Yes, we are serious (well, as serious as we are likely to get, anyway). What did you expect Hizzoner to be wearing? A topper, spats and a lace jabot? Visible sock garters? Candy striped knee breeches and a monocle? What’s your idea of a contemporary dandy?

  8. Michael Says:

    Scott notes: “Great piece that left me wanting more.”

    Thanks. This interview was actually done last year. You can read the other half at:


  9. scott Says:

    I guess “ask and ye shall receive”. Thanks for more great material.
    I recall posting that image of him in the cream slacks and light green coat on the forum a while back.

  10. Kouros Says:

    Michael, thanks for responding to santy567.
    This is an essay/article that can and should be published in various magazine about style.
    Brilliant article! As for santy567 without a doubt WB is a dandy of the world of today. Not yesteday or last year but today!! He’s beyond race!!


  11. santy567 Says:

    well, i didn’t know about the modern dandy, i ought go downtown and watch the dandies go to work. I’m simply judging the two pictures above, it hard to find dandies at that age and in that condition. second even tough he is wearing a nice hat. what makes it, is how you wear it. just look at the handkerchief how nicely arranged it is. just as a salesman would wear it. i just feel monstrous judging an old man. anyway a dandy as i remember it was suppose to be a philosopher of life, which reflects on his clothing and way of life. now because you have a great job and wear expensive clothes does not make you a dandy.

  12. Kouros Says:

    Good evening,
    Santy567,with all due respect, he is all of what you’ve stated, regardless that he might be “d’un certain age” and in the picture displayed, he might not be at his best, but if you do take time to search and read about him and possibly google him for more pictures, you will first see it and intellectually come to the same conclusion as myself and Michael. Santy567, for some individuals, it’s just obvious that they are dandies and personally I’m sure he’s aware of it as well. From an intellectual, historical and aesthetic perspective.
    WB is in that league of the happy few.


  13. santy567 Says:

    yeah i took the time. and i found some photos, one in a Aids rally, another with Schwarzenegger whom was wearing a beautiful blue suit, but he isn’t much of a dandy either. But how can i possibly judge an old man. my grandfather wears hats and suits, but that does not make him a dandy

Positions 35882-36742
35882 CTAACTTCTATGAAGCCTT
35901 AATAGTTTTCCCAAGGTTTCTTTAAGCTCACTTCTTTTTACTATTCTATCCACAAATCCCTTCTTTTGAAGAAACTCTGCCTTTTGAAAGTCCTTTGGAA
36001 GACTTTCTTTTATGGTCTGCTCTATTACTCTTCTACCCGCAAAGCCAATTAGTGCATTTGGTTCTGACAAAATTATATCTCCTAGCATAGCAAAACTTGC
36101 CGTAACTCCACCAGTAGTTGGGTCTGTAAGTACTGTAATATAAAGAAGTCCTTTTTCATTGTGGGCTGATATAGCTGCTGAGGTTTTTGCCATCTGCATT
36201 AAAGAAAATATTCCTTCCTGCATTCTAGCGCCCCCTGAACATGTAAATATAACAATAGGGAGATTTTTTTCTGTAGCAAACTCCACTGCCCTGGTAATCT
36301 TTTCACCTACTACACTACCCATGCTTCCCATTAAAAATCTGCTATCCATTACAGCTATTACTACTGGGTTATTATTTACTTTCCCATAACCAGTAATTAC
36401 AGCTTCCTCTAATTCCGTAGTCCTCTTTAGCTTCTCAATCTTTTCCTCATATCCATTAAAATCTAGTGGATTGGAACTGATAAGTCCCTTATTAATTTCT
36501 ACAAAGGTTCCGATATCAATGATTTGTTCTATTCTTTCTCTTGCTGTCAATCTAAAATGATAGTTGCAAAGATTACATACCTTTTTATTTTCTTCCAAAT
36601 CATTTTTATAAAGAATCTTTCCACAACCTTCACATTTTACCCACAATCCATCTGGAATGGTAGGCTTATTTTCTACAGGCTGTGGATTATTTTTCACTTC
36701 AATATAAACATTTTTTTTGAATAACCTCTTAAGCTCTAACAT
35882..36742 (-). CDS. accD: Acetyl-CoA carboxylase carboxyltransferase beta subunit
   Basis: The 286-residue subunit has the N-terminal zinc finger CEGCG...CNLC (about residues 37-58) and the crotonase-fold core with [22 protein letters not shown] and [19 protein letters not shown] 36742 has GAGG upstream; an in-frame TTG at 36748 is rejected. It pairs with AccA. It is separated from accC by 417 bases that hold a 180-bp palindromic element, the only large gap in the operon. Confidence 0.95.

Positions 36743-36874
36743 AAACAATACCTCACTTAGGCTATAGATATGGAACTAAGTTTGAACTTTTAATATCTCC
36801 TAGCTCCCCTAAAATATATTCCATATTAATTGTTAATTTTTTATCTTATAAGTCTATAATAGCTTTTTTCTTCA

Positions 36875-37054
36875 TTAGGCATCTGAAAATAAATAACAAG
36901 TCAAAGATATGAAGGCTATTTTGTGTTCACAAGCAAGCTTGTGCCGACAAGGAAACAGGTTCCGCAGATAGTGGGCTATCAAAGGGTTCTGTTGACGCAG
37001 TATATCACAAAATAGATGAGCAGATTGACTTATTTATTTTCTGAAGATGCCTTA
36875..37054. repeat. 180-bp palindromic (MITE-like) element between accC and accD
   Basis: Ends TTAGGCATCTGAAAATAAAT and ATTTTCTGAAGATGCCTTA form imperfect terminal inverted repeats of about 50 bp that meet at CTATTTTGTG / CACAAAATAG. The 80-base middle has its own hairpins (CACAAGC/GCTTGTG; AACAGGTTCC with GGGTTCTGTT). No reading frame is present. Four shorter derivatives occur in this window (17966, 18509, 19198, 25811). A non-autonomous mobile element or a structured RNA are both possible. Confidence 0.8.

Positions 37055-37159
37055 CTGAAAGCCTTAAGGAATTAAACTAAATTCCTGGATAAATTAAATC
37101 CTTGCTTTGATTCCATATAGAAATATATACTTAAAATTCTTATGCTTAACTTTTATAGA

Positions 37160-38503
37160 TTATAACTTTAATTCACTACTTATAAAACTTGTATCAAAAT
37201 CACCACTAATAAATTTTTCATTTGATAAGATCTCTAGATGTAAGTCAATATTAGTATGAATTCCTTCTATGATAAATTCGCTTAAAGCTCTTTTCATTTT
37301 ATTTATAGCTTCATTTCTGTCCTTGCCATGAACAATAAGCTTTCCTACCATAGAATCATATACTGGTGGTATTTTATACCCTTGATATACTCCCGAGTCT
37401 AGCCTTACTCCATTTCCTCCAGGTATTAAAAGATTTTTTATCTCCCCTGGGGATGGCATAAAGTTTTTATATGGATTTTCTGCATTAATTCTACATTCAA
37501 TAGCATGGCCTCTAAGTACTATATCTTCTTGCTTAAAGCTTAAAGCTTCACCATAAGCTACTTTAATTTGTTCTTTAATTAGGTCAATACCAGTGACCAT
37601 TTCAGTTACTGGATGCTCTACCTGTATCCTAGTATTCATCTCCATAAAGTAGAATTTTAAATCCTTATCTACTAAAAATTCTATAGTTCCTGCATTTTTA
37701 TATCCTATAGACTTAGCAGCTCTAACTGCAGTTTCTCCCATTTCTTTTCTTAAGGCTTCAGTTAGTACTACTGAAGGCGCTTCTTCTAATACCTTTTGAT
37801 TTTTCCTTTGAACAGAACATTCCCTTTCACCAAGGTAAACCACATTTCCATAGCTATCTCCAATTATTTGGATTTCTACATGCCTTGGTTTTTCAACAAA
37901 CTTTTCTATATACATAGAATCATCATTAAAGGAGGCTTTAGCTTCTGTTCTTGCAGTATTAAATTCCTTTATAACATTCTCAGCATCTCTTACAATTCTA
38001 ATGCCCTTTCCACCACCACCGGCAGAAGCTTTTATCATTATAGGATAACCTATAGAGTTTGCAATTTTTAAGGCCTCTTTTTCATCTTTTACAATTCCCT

i may be accustomed to the young and snobbish artist, and there are very few around, if any. but i believe if a real dandy would come around, the person in question would look to be wearing some unattractive suits and ties.
    i hope isn’t going commercial with new political connections.
    remember eternal superiority of the dandy, and beauty above everything. how original.

  14. Mr Thompson Says:

    All this talk of “dandies of a certain age”…Where’s Willard when ya need him?

  15. Oliver Says:

    He’s wearing a windowpane pattern on the first jacket, very good, but he follows the predictably bland politician style in the choice of white shirt and solid tie. Ah, but it’s a silver-grey tie rather than the politician’s usual horrid choice of a solid red. Very well, that’s almost enough to make me forgive him for the lifeless knot. Oh, see this- some shirt cuff is visible! Astonishing, I’m all in favour of giving him a medal for that.

    However, even if he outdresses the average burgermeister, it should be accepted as an iron-bound rule that no specimen of the genus, _dandy_, can be an elected official. Surely Jimmy Walker was the exception that proves the rule? This goes beyond the question of dress. Such a man cannot afford to have the dandy’s frivolity in respect of worldly matters; they can never exude an air of the louche and the vaguely disreputable while remaining elegant; they know nothing of the ironic self-absorbtion of one who lives for his own amusement and justifies his existence with no useful occupation. Most of the male population, including all salarymen and CEOs, are excluded for the same reasons. Such men exist to be scandalised and outwitted by the dandy.

    I’m willing to listen to idle talk about jazz musicians dressing like IBM executives, but not IBM executives (or their ilk) labelled as dandies.’s quest to redefine dandyism so as to include the Rex Motrams of the world is doomed to failure.

  16. Michael Says:

    Everyone’s an expert all of a sudden.

    *Such a man cannot afford to have the dandy’s frivolity in respect of worldly matters; they can never exude an air of the louche and the vaguely disreputable while remaining elegant; they know nothing of the ironic self-absorbtion [sic] of one who lives for his own amusement and justifies his existence with no useful occupation.*

    Clearly, Oliver here doesn’t know The Honorable Willie Brown, Jr. from a can of paint. Hizzoner’s trick has been to be able to live an ultimately louche life while keeping it all together, personally and politically. The man’s 75th birthday was just celebrated at Paris City Hall — an event which came about because Brown beat Paris Mayor Bertand Delanoe in a dice game some years ago during a long lunch at Le Central here in San Francisco. That’s about as dandy as it gets, my friend.

  17. Willi gronow | Byjudith Says:

    […] » Blog Archive » Last of the Dapper Politicos […]

Leave a Reply